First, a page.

Miniature Long Haired Dachshund

Miniature Long Haired Dachshund picture


The dachshund is a short-legged, long-bodied dog breed belonging to the hound family and is sometimes referred to as the “sausage dog”. The breed dates back 600 years and was depicted in German artwork in the 15th century. They were bred as working dogs that could go to ground after game such as badgers. The German name Dachshund actually means “badger dog”.

Today, the breed is popular as a show dog, working dog and a pet. Dachshunds are still used by some people for working; typically tracking fallen deer, and these are usually called Teckels. They tend to be slighter in body and longer in the leg than many "show" Dachshunds, but are highly regarded for their working ability and "good noses". In Europe a show champion has to have a working certificate to become a full champion.

Longhaired Dachshunds are usually credited with having spaniel blood behind them, which accounts for their coats. Long coats are not suited to underground work, so the role of the Long-haired variety was overgound trailing and even working in water.


Dachshunds are active dogs, and will take as much exercise as you can give them. They are, however, just as happy curled up on your lap, snoozing. They are sociable with other family pets, especially other Dachshunds and are very loyal to their owners. They make keen watchdogs and due to their small size are inexpensive to keep.

Socialisation is a vital part of training a dachshund, without proper training a dachshund may be wary of strangers and other dogs, particularly bigger dogs. They must also be introduced to small children at a young age if children are to be around them. The Dachshund is a typical hound and therefore is inclined to use its voice. They are not noted for their obedience, but can be trained, given persistence by the owner. However, they do like "to get their noses down" when off the lead and can "go deaf" when it suits them.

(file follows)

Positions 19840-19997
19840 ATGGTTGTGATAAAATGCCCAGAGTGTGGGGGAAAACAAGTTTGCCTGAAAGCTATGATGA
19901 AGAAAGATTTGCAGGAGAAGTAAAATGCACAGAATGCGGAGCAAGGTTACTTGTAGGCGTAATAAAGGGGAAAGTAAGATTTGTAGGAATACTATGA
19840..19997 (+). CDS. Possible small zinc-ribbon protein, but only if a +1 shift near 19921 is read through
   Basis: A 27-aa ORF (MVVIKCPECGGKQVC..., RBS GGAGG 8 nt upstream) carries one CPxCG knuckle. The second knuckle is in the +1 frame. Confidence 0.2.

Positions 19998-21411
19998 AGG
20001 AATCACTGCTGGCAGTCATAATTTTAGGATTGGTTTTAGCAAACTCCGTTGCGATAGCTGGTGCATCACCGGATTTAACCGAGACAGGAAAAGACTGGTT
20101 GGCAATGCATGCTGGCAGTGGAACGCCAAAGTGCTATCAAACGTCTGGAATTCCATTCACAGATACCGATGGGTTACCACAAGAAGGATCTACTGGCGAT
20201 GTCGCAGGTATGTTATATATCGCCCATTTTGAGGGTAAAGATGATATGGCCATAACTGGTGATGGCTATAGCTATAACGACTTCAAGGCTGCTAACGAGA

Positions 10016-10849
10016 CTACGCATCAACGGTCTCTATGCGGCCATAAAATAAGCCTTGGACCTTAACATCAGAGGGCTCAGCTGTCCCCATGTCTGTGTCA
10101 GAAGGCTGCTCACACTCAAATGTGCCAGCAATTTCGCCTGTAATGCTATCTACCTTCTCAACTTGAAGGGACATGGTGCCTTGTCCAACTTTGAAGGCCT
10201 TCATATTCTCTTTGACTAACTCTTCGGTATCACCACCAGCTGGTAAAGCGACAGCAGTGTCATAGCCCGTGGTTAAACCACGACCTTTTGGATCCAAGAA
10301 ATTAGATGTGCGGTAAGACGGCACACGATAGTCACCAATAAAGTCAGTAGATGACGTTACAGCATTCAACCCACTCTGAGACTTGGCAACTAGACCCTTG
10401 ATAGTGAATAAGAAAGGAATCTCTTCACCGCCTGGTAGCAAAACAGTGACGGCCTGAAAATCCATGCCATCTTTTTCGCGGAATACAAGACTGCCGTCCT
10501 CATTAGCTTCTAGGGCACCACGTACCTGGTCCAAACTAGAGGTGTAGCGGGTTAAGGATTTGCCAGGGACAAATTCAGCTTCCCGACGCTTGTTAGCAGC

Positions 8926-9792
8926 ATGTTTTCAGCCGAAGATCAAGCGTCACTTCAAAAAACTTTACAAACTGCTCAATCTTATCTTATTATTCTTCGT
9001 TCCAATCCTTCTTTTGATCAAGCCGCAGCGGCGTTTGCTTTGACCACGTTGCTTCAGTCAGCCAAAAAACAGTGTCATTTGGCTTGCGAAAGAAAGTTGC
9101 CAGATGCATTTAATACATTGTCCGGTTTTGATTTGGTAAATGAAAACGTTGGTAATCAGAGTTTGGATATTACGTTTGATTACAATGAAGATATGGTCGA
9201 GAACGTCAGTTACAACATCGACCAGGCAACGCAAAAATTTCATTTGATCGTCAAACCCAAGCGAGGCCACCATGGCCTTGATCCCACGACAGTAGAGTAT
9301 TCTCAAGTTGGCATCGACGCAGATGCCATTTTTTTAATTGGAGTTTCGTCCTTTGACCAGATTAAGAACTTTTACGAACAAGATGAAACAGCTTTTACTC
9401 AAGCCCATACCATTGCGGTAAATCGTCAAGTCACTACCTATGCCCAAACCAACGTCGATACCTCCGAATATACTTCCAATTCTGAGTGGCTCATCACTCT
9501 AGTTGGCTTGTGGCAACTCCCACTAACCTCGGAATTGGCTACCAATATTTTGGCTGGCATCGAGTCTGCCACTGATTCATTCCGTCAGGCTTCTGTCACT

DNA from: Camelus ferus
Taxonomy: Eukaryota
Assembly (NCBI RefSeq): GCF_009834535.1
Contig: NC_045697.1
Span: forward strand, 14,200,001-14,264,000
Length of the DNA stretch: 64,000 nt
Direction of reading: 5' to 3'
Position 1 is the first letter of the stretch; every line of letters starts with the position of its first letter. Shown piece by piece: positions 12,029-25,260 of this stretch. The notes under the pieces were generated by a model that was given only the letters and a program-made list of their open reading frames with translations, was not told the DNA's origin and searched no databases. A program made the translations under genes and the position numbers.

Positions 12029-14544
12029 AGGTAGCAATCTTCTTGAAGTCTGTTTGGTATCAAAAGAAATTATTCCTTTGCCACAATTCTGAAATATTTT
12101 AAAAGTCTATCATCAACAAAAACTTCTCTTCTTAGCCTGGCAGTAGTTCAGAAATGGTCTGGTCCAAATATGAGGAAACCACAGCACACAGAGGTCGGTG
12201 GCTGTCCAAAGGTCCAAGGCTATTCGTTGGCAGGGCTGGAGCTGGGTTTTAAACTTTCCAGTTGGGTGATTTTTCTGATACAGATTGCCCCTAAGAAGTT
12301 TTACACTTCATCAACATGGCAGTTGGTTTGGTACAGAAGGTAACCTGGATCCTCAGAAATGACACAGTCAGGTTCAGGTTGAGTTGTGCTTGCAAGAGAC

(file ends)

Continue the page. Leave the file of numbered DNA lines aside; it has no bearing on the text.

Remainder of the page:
Long-haired dachshunds are the "glamour kids", with feathering on their ears and tails and long, silky body coats. These coats need regular grooming to keep them tidy and to avoid matting. The most common colours are Black & Tan, Red (ranging from Cream to Shaded Red) and Silver Dapple. Brindle (tiger-striped) also occurs. All the Miniature dachshunds make ideal pets for someone who is maybe less active and who wants a small, but affectionate companion.

Miniature Long-haired Dachshunds should weigh 10 - 11 lbs however many pet-bred Dachshunds are bigger than these ideal weights.


Dachshunds generally suffer from few health problems, provided they are kept well exercised, fit and fed on a healthy, balanced diet. As with most breeds obesity can be a problem if they are fed too much and do not get enough exercise. The average life expectancy recorded in the Kennel Club's Health Survey was over 12 years.

Because they are a "dwarf breed", there is a greater risk of slipped disk problems than in a longer-legged dog. However, such problems are best avoided by keeping the dog fit and not allowing it to become overweight or to run up and down stairs, which clearly will put extra stress on the back. Good breeders monitor their breeding program and do not breed from dogs with a history of back problems.

Breeding stock for Miniature Longhaired Dachshunds should be DNA tested for the cord1 PRA mutation which is an inherited condition causing degeneration of the retina and potentially leading to blindness. If you are considering buying a Miniature Longhaired Dachshund you should ask the breeder whether both the parents have been DNA tested for cord1 and ask to see the results. Only purchase a puppy if at least one of the parents has been DNA tested “normal“ (Clear) for cord1. Avoid buying a puppy from a breeder who does not know the DNA cord-1 status of the Sire and Dam of the puppy.

Always consult a Vet if you have any concerns about a puppy you intend to purchase, or health problems with an older dog. Breed Club Secretaries will also be able to provide up-to-date advice on any current or emerging health concerns in any of the Dachshund breeds.